Draw a picture of a moving source and the waves surrounding it according to what you observed in this experiment. How does the spacing of the wave-fronts in front of the source compare to those behind it?
Imagine a small observer is positioned in front of cork in your picture above. As the cork approaches, the observer measures the wavelength of the waves passing by. How does this wavelength compare to that measured from behind the source?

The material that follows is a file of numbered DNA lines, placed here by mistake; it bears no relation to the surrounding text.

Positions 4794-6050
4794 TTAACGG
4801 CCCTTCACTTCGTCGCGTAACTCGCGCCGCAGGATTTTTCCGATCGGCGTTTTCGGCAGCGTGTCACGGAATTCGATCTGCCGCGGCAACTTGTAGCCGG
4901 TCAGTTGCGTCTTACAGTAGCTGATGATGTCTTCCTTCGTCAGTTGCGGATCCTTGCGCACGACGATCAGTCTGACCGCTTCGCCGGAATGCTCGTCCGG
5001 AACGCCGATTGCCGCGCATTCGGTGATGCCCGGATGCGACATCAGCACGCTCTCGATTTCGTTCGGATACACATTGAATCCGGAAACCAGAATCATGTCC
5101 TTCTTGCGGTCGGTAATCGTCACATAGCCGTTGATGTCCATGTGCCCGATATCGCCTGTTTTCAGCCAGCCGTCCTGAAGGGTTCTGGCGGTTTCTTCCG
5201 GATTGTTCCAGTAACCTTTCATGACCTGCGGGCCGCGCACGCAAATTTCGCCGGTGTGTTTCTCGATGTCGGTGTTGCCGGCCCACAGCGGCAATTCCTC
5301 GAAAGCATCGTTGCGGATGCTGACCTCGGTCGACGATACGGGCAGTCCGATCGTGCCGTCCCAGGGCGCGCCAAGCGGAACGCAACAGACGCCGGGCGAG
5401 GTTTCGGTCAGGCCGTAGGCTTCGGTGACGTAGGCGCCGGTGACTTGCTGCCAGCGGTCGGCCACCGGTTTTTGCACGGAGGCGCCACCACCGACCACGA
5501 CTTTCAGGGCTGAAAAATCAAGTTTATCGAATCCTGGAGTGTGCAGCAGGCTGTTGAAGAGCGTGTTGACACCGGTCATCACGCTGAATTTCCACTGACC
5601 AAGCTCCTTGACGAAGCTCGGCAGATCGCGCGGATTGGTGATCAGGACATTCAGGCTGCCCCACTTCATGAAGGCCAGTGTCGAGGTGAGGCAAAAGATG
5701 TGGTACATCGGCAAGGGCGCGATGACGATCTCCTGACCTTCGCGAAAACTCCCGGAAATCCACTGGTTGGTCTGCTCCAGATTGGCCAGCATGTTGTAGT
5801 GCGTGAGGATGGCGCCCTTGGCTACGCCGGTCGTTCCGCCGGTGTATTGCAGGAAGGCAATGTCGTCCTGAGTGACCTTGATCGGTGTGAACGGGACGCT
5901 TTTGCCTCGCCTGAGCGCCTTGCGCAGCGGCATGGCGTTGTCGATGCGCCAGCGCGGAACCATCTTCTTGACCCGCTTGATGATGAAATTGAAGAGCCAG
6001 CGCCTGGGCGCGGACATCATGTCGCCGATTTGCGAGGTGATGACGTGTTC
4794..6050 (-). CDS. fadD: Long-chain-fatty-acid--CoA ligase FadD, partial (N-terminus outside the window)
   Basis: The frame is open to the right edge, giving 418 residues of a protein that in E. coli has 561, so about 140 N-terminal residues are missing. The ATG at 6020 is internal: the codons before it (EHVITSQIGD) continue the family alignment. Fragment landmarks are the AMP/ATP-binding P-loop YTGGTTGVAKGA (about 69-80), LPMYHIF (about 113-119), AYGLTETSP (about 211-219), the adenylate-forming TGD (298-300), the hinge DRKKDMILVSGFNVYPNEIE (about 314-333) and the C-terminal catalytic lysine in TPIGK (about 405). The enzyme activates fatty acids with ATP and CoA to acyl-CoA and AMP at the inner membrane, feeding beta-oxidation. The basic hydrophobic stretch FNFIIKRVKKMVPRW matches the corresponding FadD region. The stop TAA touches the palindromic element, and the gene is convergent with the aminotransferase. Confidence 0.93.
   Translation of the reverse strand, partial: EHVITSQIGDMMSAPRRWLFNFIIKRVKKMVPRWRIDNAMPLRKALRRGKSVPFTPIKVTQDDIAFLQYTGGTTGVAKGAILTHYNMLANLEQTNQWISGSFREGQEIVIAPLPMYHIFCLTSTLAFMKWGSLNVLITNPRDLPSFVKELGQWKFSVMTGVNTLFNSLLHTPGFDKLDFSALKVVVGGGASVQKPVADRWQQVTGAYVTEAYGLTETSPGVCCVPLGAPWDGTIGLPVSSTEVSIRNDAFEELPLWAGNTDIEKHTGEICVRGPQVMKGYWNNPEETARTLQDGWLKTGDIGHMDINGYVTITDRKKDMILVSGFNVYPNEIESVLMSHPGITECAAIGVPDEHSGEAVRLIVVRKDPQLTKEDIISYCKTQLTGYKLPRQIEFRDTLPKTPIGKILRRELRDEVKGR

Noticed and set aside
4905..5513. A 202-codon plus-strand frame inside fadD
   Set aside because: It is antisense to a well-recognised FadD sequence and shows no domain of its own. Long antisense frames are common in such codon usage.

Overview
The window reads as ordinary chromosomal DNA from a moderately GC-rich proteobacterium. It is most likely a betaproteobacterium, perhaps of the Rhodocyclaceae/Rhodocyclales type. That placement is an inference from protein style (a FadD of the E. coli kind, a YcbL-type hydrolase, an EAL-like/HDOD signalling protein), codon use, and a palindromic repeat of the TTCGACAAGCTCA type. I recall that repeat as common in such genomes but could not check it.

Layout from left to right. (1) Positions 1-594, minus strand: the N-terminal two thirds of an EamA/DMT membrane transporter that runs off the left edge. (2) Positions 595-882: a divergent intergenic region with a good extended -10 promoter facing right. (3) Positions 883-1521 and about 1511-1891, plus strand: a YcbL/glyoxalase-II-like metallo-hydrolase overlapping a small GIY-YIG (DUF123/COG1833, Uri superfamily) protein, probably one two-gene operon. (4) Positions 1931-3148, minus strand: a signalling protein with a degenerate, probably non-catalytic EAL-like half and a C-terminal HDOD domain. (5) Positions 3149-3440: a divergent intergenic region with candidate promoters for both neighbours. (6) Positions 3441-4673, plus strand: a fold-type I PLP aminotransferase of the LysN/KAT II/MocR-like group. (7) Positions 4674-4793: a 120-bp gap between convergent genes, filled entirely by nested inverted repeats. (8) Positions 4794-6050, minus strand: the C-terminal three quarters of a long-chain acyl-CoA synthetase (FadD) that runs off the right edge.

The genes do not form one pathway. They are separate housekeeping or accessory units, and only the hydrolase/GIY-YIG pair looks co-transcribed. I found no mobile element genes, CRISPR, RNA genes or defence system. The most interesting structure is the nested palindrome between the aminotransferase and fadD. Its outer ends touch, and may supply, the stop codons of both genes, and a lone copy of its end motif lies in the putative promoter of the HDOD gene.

Imagine that this same observer measures the frequency of the waves instead of wavelength. How does the frequency measured in front of the source appear to the observer compared to the frequency measured from behind?
How do these results help explain why a car's engine sounds different as the car approaches you compared with after it passes?
The Doppler Effect is present in light waves as well. As you will learn in the Color Lab, red light has a lower frequency than blue light. Based on your observations in this experiment, what can you speculate about the motion of a distant star that appears "red-shifted" to astrophysicists? (The light appears redder than expected.)